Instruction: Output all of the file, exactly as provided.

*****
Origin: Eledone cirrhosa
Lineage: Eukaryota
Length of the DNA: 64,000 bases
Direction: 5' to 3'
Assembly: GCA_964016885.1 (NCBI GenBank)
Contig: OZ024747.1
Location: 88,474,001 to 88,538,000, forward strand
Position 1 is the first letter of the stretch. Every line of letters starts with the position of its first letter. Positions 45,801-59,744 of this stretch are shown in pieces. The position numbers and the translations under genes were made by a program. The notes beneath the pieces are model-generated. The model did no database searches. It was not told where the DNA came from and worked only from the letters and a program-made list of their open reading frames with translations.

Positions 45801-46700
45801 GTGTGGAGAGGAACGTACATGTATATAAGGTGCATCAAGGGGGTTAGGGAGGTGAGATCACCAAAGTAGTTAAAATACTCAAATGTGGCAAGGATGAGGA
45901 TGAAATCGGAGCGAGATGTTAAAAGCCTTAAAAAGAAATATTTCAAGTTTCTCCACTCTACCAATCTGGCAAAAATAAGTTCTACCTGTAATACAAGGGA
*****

Origin: Eledone cirrhosa
Lineage: Eukaryota
Length of the DNA: 64,000 bases
Direction: 5' to 3'
Assembly: GCA_964016885.1 (NCBI GenBank)
Contig: OZ024747.1
Location: 88,474,001 to 88,538,000, forward strand
Position 1 is the first letter of the stretch. Every line of letters starts with the position of its first letter. Positions 45,801-59,744 of this stretch are shown in pieces. The position numbers and the translations under genes were made by a program. The notes beneath the pieces are model-generated. The model did no database searches. It was not told where the DNA came from and worked only from the letters and a program-made list of their open reading frames with translations.

Positions 45801-46700
45801 GTGTGGAGAGGAACGTACATGTATATAAGGTGCATCAAGGGGGTTAGGGAGGTGAGATCACCAAAGTAGTTAAAATACTCAAATGTGGCAAGGATGAGGA
45901 TGAAATCGGAGCGAGATGTTAAAAGCCTTAAAAAGAAATATTTCAAGTTTCTCCACTCTACCAATCTGGCAAAAATAAGTTCTACCTGTAATACAAGGGA